When your body is well-rested it can function at it’s highest potential.It’s becomes easier to make healthier decisions and get important tasks completed throughout the day while being able to be alert and loving with those around you. Giving your body the sleep it needs sends a signal to your brain that your body is deserving and being honored.

9. They takes break from technology.

Have you ever found yourself scrolling through social media for 20 minutes only to feel awful about yourself? Let’s be real, it’s hard to unplug. Constantly looking at Facebook, Instagram, Twitter, Pinterest, and so on . . .leads to comparison. Thoughts like:

  • I’m not good enough.
  • Why isn’t my body like hers?
  • Their life looks so perfect.
  • I wish I was fit like her!

And those thoughts push us further from genuinely loving our bodies. Women who love their bodies effortlessly set their phones aside at least once a day. They do this because they cherish time to be still with themselves without feeling bogged down by other people’s lives.

Honor your body by setting your phone down for a solid 30 minutes per day. This can be hard at first, but you will reap the benefits (and may find yourself leaving your phone more and more). You’ll start to feel free, listen to your body more, and be present in the moments that matter.

Featured photo credit: Viktor Hanacek via picjumbo.com

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Last Updated on June 24, 2019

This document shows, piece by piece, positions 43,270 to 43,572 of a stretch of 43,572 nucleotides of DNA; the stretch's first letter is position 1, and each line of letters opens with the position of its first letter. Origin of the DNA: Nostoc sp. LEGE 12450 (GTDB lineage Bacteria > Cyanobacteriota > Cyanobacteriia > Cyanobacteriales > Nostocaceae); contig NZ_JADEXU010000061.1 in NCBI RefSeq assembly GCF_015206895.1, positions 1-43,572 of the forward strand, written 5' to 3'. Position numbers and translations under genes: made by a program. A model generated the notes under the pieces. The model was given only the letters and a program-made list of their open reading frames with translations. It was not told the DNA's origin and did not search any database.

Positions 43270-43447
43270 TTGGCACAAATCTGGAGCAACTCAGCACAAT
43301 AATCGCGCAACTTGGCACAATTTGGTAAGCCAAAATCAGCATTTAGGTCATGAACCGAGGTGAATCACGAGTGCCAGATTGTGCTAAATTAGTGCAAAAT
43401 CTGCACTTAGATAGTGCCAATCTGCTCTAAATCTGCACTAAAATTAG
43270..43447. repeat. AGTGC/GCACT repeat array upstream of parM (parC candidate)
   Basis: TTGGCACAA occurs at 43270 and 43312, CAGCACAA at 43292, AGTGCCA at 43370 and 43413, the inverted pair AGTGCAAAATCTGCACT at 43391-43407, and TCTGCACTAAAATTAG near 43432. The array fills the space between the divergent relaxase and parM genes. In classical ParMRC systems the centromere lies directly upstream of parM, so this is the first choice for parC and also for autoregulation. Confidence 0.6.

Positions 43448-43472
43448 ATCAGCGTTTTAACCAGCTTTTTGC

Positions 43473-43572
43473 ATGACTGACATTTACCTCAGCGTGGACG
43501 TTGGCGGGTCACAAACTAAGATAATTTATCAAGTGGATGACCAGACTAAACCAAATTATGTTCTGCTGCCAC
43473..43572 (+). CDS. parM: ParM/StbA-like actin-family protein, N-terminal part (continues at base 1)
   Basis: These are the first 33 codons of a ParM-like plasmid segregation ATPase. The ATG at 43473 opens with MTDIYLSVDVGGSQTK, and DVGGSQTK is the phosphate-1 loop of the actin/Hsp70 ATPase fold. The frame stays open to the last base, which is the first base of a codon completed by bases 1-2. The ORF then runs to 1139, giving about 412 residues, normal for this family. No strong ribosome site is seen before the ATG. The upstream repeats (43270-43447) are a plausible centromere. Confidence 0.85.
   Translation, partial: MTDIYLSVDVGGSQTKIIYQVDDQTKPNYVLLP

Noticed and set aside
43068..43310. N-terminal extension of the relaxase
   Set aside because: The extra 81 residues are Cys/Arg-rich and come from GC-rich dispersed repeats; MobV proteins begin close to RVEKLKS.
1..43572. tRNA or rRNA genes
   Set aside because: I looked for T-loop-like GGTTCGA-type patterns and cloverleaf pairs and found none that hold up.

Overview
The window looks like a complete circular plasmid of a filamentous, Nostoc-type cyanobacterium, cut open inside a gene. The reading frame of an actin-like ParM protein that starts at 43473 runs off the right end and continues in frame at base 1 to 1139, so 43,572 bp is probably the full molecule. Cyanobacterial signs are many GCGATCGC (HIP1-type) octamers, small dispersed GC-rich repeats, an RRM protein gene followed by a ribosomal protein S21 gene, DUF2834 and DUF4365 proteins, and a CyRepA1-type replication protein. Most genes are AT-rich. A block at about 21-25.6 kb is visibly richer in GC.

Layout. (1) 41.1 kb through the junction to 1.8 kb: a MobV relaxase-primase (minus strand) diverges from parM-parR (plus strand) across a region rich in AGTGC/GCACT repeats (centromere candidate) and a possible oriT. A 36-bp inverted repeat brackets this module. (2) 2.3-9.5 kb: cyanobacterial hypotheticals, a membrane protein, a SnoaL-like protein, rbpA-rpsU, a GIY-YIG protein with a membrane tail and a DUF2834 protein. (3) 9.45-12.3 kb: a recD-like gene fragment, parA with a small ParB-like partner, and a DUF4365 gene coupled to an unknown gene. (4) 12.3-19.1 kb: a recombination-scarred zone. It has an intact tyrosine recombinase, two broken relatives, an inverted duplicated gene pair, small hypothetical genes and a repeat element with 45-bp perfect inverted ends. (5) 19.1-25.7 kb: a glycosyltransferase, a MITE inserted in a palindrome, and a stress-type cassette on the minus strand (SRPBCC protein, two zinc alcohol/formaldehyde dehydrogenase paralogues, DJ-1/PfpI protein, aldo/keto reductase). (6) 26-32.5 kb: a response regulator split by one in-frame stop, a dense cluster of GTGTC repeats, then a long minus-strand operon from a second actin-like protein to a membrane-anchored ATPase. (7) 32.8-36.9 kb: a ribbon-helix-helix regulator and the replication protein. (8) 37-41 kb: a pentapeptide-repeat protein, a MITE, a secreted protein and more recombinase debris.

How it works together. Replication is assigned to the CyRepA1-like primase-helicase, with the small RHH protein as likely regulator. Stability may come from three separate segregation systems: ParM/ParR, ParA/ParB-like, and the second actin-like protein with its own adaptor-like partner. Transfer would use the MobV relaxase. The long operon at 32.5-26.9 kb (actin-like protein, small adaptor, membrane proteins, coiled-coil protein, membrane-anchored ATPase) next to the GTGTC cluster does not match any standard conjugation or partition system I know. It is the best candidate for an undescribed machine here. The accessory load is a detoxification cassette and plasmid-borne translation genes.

Why Social Media Might Be Causing Depression

Why Social Media Might Be Causing Depression

A study [1] published in Depression and Anxiety found that social media users are more likely to be depressed. This was just one of the huge number of studies linking social media and depression[2] . But why exactly do platforms like Facebook and Instagram make people so unhappy? Well, we don’t know yet for sure, but there are some explanations.

Social Media Could Lead to Depression

Depression is a serious medical condition that affects how you think, feel, and behave. Social media may lead to depression in predisposed individuals or make existing symptoms of depression[3] worse explains[4] the study above’s senior author Dr. Brian Primack. So, the problem may not be in social media per se, but how we use it.

Signs You’re Suffering From “Social Media Depression”

If you feel like social media is having a negative impact on your mood, then you may be suffering from “social media depression.” Look for symptoms like:

• low self-esteem,

• negative self-talk,

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• a low mood,

• irritability,

• a lack of interest in activities once enjoyed,

• and social withdrawal.

If you’ve had these symptoms for more than two weeks and if this is how you feel most of the time, then you are likely depressed. Although “social media depression “is not a term recognized in the medical setting, social media depression seems to be a real phenomenon affecting around 50% of social media users. As explained in a review study[5] published in Cyberpsychology, Behavior, and Social Networking, if a person has a certain predisposition to depression and other mental disorders, social media use may only worsen their mental health.

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Social Media Could Crush Self-Esteem

We know that social media and depression are in some way linked, but why is this so? Well, according to Igor Pantic, MD, Ph.D.[6], social media use skews your perception about other people’s lives and traits. To explain this further, most people like to portray an idealized image of their lives, personal traits, and appearance on sites like Facebook and Instagram. If you confuse this idealized image with reality, you may be under the false impression that everyone is better than you which can crush your self-esteem and lead to depression. This is especially true for teens and young adults who are more likely to compare themselves to others. If you already suffer from low self-esteem, the illusion that everyone has it better off than you will just make you feel worse.